On Thursday 7th June 2018 after we met in the morning in the Marmaris Café, Chris Sumner, a landscape historian, took us on a guided tour of the Well Hall Pleasaunce opposite the café. Well Hall Pleasaunce was opened as a public garden jn 1933 and contains a rectangular moated island, the site of the long-demolished Well Hall, home in the 1520s of William Roper and his wife Margaret, daughter of Sir Thomas More. The red-brick Tudor Barn, now a restaurant, dates from Roper's time, as do extensive garden walls enclosing attractive formal gardens. Later owners included the writer and founder of the Fabian Society Hubert Bland and his wife Edith Nesbit, author of 'The Railway Children'.
Chris then led us up to Eltham Palace, where one of the staff gave us an excellent tour of the interiors. Eltham Palace, now in the care of English Heritage, was a major royal palace in Tudor times and home for much of his boyhood of Prince Henry, later King Henry VIII, and where as a nine-year-old he met the Dutch philosopher Erasmus. The Great Hall with its fine hammer-beam timber roof was built for Edward IV in the 1470s, and having declined by the eighteenth century to the lowly status of a barn and threatened with demolition, was leased with the remains of the palace in 1933 by the wealthy socialites Stephen and Virginia Courtauld, who commissioned a lavish new house on the site to incorporate the restored Great Hall.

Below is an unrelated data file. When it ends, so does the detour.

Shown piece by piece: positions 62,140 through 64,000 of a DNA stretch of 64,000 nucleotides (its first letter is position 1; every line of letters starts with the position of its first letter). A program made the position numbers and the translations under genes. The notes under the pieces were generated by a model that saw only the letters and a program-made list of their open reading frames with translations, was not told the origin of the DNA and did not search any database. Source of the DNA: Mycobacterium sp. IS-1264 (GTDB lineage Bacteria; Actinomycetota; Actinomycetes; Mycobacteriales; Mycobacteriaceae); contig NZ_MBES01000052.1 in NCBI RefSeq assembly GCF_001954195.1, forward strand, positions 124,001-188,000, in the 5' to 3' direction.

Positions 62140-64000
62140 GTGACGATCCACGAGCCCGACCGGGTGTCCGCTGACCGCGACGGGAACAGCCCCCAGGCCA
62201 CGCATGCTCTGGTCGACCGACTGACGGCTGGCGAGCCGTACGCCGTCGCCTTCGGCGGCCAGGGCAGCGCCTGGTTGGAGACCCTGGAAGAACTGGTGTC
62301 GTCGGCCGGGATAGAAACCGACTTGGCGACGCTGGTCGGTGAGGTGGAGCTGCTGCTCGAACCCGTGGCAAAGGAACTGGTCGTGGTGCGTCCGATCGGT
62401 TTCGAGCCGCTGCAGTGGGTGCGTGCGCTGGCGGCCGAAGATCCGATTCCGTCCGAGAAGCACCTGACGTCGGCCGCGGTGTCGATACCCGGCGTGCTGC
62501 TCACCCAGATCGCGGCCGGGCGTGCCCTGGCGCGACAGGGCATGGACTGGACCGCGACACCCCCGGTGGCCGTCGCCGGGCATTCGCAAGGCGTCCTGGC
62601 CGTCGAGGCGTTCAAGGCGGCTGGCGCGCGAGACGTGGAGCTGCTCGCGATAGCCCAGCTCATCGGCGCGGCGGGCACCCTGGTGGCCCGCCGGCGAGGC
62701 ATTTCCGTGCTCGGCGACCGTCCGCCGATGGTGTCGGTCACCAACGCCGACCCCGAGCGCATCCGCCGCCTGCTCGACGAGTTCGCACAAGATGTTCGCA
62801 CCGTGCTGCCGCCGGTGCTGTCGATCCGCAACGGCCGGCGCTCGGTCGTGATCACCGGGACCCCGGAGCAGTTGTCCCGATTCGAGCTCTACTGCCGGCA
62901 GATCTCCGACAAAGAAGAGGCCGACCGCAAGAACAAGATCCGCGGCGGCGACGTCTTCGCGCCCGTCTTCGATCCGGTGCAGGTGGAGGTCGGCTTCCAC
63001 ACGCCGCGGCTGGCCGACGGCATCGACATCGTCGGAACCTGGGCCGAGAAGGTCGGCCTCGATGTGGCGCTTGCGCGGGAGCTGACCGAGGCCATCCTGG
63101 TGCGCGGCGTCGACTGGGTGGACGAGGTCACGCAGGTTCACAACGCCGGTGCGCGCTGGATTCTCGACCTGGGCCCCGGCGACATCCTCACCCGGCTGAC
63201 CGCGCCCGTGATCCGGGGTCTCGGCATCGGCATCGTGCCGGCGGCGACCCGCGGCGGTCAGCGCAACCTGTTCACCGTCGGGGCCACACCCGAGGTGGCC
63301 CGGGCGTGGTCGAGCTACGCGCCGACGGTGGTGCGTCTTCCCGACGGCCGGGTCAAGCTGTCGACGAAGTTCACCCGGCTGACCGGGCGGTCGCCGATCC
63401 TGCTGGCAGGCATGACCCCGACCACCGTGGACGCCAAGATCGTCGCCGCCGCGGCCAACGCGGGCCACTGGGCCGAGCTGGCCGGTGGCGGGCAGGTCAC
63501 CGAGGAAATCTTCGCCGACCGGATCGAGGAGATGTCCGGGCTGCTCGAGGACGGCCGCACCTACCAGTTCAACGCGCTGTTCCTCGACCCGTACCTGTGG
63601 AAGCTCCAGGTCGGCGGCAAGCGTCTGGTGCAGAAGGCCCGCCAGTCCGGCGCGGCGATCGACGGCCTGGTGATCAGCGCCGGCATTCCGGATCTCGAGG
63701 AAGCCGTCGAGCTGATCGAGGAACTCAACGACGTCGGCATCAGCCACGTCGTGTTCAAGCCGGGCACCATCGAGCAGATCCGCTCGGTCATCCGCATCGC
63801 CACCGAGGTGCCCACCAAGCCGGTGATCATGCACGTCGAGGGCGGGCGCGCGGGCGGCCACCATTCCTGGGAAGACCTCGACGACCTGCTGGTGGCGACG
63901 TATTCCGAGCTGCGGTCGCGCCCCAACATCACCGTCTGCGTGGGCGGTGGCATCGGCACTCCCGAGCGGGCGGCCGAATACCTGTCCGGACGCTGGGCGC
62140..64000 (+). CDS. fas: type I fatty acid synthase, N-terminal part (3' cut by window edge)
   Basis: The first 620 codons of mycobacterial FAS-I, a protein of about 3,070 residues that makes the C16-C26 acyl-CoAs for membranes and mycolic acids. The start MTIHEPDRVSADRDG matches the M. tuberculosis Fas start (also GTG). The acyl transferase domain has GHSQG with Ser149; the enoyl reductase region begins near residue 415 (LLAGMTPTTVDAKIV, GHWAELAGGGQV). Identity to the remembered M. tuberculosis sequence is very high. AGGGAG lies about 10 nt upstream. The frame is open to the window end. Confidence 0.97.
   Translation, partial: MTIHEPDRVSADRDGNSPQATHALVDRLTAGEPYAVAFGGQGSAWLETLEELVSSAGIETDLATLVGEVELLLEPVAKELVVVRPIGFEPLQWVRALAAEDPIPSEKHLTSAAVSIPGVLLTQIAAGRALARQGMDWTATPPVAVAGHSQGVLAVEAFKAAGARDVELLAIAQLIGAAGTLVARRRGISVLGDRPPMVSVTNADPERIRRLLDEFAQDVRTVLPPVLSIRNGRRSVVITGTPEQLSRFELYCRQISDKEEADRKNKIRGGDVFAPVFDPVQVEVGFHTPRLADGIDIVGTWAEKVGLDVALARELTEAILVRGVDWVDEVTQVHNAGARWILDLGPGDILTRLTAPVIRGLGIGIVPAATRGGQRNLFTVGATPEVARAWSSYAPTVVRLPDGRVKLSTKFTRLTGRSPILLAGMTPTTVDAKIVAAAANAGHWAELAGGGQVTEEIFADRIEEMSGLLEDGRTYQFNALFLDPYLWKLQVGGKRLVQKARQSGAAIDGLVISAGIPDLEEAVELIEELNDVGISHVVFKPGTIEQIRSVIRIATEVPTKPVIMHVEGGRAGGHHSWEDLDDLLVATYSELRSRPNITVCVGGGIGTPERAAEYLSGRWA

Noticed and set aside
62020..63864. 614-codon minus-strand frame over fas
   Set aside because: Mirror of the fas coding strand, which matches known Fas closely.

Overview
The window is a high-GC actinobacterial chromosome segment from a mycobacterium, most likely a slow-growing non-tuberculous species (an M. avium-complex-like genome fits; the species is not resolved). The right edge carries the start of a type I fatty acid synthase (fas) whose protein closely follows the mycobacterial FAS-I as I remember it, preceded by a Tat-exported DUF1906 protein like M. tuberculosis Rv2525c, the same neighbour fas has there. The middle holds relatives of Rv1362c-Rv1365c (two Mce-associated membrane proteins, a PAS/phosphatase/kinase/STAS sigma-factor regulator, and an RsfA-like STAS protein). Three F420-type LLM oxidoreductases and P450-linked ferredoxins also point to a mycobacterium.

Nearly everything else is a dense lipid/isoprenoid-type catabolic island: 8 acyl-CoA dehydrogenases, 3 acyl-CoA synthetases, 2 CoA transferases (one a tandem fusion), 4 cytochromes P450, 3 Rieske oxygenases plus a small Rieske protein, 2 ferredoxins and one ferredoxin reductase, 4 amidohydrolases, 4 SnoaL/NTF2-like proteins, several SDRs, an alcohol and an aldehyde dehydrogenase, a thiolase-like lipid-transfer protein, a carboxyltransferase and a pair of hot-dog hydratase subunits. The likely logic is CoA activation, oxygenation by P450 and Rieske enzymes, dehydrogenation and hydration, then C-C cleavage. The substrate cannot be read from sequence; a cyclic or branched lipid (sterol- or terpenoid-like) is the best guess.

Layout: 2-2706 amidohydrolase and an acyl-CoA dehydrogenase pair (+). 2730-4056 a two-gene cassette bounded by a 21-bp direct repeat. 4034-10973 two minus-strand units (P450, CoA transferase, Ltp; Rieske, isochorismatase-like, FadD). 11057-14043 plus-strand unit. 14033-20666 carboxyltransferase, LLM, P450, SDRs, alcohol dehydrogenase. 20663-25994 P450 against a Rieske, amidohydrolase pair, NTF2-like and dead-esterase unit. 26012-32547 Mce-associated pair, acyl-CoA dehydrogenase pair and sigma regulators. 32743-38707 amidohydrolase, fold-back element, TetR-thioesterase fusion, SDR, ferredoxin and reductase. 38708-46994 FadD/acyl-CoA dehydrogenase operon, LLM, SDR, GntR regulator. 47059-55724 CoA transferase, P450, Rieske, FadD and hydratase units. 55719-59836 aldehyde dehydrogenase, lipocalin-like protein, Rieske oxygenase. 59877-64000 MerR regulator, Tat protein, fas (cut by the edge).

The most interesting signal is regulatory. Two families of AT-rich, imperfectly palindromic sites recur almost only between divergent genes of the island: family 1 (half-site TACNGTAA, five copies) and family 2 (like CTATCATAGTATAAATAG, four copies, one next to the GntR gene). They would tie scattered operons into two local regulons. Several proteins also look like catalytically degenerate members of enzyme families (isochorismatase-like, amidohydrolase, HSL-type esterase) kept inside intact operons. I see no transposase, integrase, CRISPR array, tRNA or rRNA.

After lunch, some of us wandered at will in the palace gardens, before Chris led us to Eltham Lodge, and gave us a guided tour there too.The house was built in 1664 in the chaste classical style of the Mauritshuis in the Hague (1632) and is in marked contrast to Kew Palace ('the Dutch House') of 1613, which has prominent shaped gables. Eltham Lodge is arguably the finest house of its type and period in London, with good original and later interiors including a very fine staircase, and is remarkably little-known. It is now the club house of the Royal Blackheath Golf Club. After tea, Chris Sumner was duly thanked by the Chairman of The Friends, Peter Jamieson. It was a most enjoyable and instructive day.
Images, clockwise from top left: Eltham Palace ©Mark Pearce; Well Hall Pleasaunce ©Tudor Barn; Eltham Lodge ©Royal Blackheath Golf Club; interior, Eltham Palace ©English Heritage